Mazda won't capitalize on Toyota recalls
TOKYO (Reuters) - Mazda Motor Corp said it would not launch a special marketing campaign to draw customers away from Toyota Motor, shunning a strategy used by other car makers keen to capitalize on Toyota's recall woes.
Mazda Chief Financial Officer Kiyoshi Ozaki also told Reuters Television that it has not seen much of an impact on its sales from Toyota's global recall of more than 8 million vehicles.
The bulk of the recall has come in the United States, where Mazda holds a 2 percent market share.
"Our U.S. sales representatives have reported that some customers are taking a wait-and-see stance. But I don't expect a direct impact because our clients favor the unique features of our cars and are different from Toyota's clients," Ozaki said.
Ozaki said Mazda, Japan's fifth-largest car maker, would look to boost transparency internally about possible product defects and accelerate the company's response to problems.
"I think these are the two most important tasks, as there will never be zero possibility of a product defect," Ozaki said.
Mazda plans to have auditors and related divisions join management in the discussion of defect claims in an effort to address problems quickly, Ozaki said.
Ozaki said there was no plan to change the terms of its joint venture agreement with Ford Motor and China's Chongqing Changan Automobile Co, but that "it would be nice" if Mazda could raise its stake in the future to give it more say over the operations.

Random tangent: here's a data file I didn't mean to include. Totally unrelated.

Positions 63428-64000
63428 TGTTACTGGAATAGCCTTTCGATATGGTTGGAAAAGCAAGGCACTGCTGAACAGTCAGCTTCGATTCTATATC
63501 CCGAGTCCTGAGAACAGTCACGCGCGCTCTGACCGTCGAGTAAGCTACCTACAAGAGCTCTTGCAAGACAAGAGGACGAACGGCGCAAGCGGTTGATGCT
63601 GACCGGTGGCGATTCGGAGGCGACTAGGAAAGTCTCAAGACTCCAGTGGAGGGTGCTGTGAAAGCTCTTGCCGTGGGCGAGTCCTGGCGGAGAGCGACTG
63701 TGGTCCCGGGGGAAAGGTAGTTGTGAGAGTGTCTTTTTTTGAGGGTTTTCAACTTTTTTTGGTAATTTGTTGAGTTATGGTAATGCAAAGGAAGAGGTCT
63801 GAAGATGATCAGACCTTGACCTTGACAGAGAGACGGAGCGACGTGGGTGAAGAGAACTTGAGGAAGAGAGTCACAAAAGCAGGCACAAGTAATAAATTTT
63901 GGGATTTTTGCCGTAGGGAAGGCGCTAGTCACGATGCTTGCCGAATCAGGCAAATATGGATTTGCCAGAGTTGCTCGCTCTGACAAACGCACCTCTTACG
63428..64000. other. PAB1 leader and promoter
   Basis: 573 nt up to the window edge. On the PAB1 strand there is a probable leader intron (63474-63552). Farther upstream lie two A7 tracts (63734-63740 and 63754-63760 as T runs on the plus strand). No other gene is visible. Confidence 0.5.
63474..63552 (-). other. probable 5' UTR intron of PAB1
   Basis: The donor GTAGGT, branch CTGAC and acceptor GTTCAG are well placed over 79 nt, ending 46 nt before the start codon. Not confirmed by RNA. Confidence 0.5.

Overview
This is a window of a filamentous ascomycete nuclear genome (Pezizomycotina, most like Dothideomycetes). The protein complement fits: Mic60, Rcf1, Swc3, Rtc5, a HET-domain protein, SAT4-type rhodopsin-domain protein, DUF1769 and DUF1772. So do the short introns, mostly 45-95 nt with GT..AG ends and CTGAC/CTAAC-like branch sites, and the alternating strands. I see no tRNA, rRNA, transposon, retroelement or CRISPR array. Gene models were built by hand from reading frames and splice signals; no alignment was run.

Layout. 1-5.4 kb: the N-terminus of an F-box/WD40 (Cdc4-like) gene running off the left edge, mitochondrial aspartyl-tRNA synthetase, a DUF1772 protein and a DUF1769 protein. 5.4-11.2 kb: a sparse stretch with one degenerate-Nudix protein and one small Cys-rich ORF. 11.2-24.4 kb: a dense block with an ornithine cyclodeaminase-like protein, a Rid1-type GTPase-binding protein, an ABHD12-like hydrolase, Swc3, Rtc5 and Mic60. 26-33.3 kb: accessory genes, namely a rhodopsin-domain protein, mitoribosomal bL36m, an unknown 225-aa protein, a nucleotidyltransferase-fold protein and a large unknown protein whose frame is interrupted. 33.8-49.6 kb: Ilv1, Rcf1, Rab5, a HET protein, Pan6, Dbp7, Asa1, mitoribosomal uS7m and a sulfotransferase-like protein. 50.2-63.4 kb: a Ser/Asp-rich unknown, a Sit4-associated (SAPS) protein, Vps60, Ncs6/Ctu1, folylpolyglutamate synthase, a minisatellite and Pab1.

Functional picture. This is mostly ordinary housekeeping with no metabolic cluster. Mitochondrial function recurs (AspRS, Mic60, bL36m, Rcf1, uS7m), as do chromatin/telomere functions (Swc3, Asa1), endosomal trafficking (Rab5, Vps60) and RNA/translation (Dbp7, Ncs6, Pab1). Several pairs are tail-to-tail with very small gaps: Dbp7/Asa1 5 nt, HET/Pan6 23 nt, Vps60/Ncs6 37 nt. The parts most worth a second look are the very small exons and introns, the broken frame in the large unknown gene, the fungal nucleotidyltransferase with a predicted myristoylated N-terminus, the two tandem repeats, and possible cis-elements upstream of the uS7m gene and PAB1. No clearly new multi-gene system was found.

Mazda and Ford, which holds an 11 percent stake in Mazda, denied last month a newspaper report that they intended to end the joint venture by 2012.
Chongqing Changan has a 50 percent stake in the three-way joint venture, with Ford holding 35 percent and Mazda 15 percent.
Ozaki did not deny the possibility of Mazda forming a capital tie-up with another carmaker but said there was no concrete plan.
Mazda's ties with Ford have weakened. Ford used to own one-third of Mazda before cutting its stake in 2008.
"I am aware of voices questioning whether Mazda can survive without Ford in the chaotic and uncertain market conditions in the wake of Lehman Brothers' failure. While it's true the market has collapsed, we continue to cooperate with Ford.
"On the other hand, it's also true that we have become freer in making management decisions. Mazda needs to make its own choices and decisions solidly, or we will not be able to survive, or there will be no future for our relation with Ford."
Shares of Mazda rose 3.1 percent to 230 yen, outperforming the Nikkei stock average, which gained 2.5 percent.
(Reporting by Yumiko Nishitani and Yoshifumi Takemoto)